The 11th architecture biennale in Venice opens to the public this week and visitors will see a very different idea of the built environment. This year, curator Aaron Betsky themed the show Out There: Architecture Beyond Building. "What should be an obvious fact: architecture is not building," Betsky has said. "Architecture must go beyond buildings because buildings are not enough. They are big and wasteful accumulations of natural resources that are difficult to adapt to the continually changing conditions of modern life."
I met with the organizers of the U.S. Pavilion this summer to hear about their plans to present a particularly interesting view of architecture in America. No Gehry, no Thom Mayne, no mass development, super-scaled uber buildings. It is, rather, a look at the practice of architecture and how that practice is changing as designers morph into activists, urbanists, and —dare I say it—COMMUNITY ORGANIZERS. It is the antiStarchitect. It is an exhibition all about the power of small, intentional, actions within American cities. An excerpt from their curatorial statement sums it up:
Into the Open: Positioning Practice explores how architects, urban researchers, and community activists are meeting the challenges of creating new work in response to contemporary social conditions and addresses factors challenging traditional methods of architecture, such as shifting socio-cultural demographics, changing geo-political boundaries, uneven economic development, and the explosion of migration and urbanization. At the same time, it will advocate for an expanded conception of architectural practice and responsibility.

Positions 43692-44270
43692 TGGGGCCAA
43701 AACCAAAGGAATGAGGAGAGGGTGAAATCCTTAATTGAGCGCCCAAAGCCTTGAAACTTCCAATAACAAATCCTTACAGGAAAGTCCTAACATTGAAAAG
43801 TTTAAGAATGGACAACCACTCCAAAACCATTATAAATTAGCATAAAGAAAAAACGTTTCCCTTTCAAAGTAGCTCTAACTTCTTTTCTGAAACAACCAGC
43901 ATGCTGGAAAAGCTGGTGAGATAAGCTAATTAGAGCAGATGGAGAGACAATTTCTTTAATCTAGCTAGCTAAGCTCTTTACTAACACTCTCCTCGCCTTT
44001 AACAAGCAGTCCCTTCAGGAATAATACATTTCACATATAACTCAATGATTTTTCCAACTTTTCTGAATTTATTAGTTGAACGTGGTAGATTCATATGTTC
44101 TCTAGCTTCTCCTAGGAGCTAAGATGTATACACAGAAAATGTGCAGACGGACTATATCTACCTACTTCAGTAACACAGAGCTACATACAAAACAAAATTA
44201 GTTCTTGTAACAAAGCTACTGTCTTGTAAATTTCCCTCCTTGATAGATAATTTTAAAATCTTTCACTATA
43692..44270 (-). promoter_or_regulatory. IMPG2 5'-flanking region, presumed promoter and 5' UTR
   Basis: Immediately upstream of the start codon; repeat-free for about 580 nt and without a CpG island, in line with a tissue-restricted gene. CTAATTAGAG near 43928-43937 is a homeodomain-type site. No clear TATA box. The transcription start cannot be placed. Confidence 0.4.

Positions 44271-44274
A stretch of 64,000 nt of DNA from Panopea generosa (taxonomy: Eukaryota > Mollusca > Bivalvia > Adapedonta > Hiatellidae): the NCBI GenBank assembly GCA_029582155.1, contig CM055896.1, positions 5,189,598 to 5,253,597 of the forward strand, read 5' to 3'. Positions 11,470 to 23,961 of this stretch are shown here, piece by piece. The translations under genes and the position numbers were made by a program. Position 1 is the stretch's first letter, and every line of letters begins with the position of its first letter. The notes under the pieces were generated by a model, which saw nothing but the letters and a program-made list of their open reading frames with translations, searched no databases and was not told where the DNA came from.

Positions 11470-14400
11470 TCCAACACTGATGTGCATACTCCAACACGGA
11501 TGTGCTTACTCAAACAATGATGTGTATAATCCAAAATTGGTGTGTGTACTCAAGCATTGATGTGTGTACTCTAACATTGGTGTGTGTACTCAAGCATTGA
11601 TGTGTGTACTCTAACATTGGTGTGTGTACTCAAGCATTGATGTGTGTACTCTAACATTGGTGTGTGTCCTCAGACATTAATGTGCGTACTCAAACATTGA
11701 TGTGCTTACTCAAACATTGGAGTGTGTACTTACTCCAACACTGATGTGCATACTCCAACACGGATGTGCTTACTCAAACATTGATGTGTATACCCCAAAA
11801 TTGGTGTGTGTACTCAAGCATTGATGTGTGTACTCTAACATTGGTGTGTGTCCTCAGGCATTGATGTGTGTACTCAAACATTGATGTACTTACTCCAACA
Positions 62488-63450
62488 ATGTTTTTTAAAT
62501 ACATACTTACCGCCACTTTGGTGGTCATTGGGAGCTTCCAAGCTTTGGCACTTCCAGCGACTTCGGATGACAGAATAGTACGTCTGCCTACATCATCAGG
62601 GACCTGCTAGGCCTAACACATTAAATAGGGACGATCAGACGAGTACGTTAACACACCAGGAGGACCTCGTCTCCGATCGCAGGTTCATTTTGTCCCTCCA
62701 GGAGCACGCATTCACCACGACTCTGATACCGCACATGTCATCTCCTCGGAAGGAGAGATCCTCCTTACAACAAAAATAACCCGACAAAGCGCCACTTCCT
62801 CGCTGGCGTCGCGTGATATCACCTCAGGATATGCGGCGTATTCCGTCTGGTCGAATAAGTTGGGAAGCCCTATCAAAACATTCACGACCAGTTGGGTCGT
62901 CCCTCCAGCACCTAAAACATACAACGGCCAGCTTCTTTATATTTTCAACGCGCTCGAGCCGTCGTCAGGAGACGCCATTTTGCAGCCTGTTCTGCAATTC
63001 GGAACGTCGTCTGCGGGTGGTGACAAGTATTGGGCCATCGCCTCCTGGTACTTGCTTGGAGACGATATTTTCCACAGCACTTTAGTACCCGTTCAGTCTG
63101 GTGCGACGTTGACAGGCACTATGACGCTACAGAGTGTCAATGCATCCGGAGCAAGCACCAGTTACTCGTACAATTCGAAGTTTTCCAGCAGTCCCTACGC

The roster of organizations participating in the exhibition, in fact, includes many who are not architects at all, like Alice Waters and her Edible Schoolyard project. There's the Center for Urban Pedagogy, which connects designers, artists, researchers and activists around projects like the development of public high school curricula. The International Center for Urban Ecology (ICUE) is another group, and this one is particularly interesting to me because they have been studying the concept of Shrinking Cities. (On October 1 in Baltimore, the monthly design conversation will take on some of these issues. It will run from 6:30 - 8:30 p.m. at the Wind Up Space on North Avenue. More details to follow, so be sure to save the date.)
For a full list of participants in the U.S. Pavilion, click here. And if you, like me, will be watching this unfold from the wrong side of the Atlantic, you can check in on their daily blog.